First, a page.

Furthermore, putting the project on hold until a November 2020 election will be costly for the Alameda Point Collaborative, in terms of project overruns and penalties included in its lease, he told the council. It’s a sentiment the council ultimately shared Wednesday night, as they argued the prohibitive cost of an April 2019 special election is actually much less than the alternative than the “tens of millions of dollars” that could be lost by waiting almost two years.

Special election are prohibitively expensive as opposed to primary and general elections because local cities are not able to defray the registrar’s costs of running the election across multiple jurisdictions.

The tenacity of Alameda voters will certainly be tested just five months after a November election in which more than 70 percent of registered voters cast a ballot. Voter fatigue and low voter-turnout is often a hallmark of special elections, especially those held so soon after contentious elections. Additionally problematic for turnout next April is the fact Alameda voters will not be allowed the convenience of casting a Vote-By-Mail ballot. Alameda City Clerk Lara Weisinger told the council Wednesday it was determined the initiative did not reach certain parameters to qualify as a Vote-By-Mail-only election. Some estimate voter turnout on April 9 could be somewhere in the teens.

But the council’s approval of an expensive special elections could also be used as cudgel to frame the initiative’s proponents as wasting taxpayers’ money. It’s a scenario Friends of Crab Cove appear cognizant about, telling the council they preferred a less expensive spot on the November 2020 ballot. “It’s on you” Fawcett told the council if they choose to hold the election this April. Councilmember Tony Daysog, the lone vote against the April special election, also preferred waiting until November 2020, saying he was not convince Alameda Point Collaborative will indeed be financially hurt by the wait.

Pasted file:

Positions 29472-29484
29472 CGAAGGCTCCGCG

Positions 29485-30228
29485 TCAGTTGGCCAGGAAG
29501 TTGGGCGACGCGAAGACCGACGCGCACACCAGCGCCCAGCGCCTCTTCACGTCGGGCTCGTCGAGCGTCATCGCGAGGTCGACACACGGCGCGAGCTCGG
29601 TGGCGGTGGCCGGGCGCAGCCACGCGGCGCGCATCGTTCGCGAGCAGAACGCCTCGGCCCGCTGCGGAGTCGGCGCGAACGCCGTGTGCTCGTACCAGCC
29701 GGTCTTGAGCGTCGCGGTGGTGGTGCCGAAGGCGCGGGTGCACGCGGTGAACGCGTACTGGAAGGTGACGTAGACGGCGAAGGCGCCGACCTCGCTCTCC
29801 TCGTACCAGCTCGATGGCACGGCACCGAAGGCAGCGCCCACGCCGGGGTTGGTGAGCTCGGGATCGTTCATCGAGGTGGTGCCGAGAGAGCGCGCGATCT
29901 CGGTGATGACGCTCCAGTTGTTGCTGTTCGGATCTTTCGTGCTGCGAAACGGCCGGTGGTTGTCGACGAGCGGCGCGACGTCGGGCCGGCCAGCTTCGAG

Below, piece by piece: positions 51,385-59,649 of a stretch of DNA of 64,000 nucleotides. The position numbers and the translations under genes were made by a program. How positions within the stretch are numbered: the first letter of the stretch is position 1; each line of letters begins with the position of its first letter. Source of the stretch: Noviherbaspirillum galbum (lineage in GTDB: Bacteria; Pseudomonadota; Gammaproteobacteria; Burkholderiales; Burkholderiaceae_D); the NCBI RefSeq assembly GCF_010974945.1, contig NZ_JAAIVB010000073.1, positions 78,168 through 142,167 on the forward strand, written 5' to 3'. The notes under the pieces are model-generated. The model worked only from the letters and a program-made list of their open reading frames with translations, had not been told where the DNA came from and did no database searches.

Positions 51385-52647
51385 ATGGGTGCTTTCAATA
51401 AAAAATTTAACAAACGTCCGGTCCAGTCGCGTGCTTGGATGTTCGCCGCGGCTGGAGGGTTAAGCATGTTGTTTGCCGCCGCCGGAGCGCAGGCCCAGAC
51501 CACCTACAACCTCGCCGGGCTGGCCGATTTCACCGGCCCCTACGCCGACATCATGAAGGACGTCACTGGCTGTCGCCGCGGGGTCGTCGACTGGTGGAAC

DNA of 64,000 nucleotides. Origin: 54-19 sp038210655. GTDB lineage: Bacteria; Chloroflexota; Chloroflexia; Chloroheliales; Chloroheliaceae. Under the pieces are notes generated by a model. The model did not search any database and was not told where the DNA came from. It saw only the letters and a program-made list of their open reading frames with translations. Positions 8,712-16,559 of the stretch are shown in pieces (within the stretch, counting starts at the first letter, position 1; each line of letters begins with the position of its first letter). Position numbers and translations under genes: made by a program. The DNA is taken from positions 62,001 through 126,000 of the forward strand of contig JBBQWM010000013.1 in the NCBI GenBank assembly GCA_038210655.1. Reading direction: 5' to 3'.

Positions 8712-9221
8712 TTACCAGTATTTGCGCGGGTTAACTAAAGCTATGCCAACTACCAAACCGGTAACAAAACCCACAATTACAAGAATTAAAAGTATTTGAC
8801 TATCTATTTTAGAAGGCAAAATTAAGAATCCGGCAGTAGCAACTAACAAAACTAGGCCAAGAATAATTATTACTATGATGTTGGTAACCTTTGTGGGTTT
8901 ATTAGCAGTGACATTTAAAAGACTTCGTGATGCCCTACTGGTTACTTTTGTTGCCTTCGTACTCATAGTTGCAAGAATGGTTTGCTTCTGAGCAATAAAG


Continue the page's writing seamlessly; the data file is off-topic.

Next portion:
Alameda Councilmember John Knox White believes language in the ballot measure is false and urged the council to legally challenge some of the assertions, primarily the framing of the initiative as “open space.” He also told the measure’s proponents that the initiative is a “lost cause” and urged them to withdraw it. “Don’t do this to our community. It’s time for healing,” he said. A new law allows proponents to withdraw an initiative within 88 days of the election.

The McKay Avenue property is not open space as the initiative’s proponents contend, said Councilmember Malia Vella, “It’s just not being used. It could also be urban blight and this is what this parcel has become.” If the measure is approved, she added, it will put other city funds at risk and jeopardize funding for other parks in Alameda.

Several councilmembers rebutted a repeated claim by Friend of Crab Cove that the property was already spoken for through voter approval of the park district’s Measure WW a decade ago. “We can’t be held responsible for what they told us to vote for is truth or untruth,” said Councilmember Jim Oddie.

Although voters approved Measure WW in 2008, Alameda Assistant City Attorney Celena Chen said the federal government’s plan for classifying the property as surplus was determined three years earlier. “The intent was clear to both the federal government and park district before it was placed before voters in 2008,” said Chen. The parcel was divided in 2015, she added.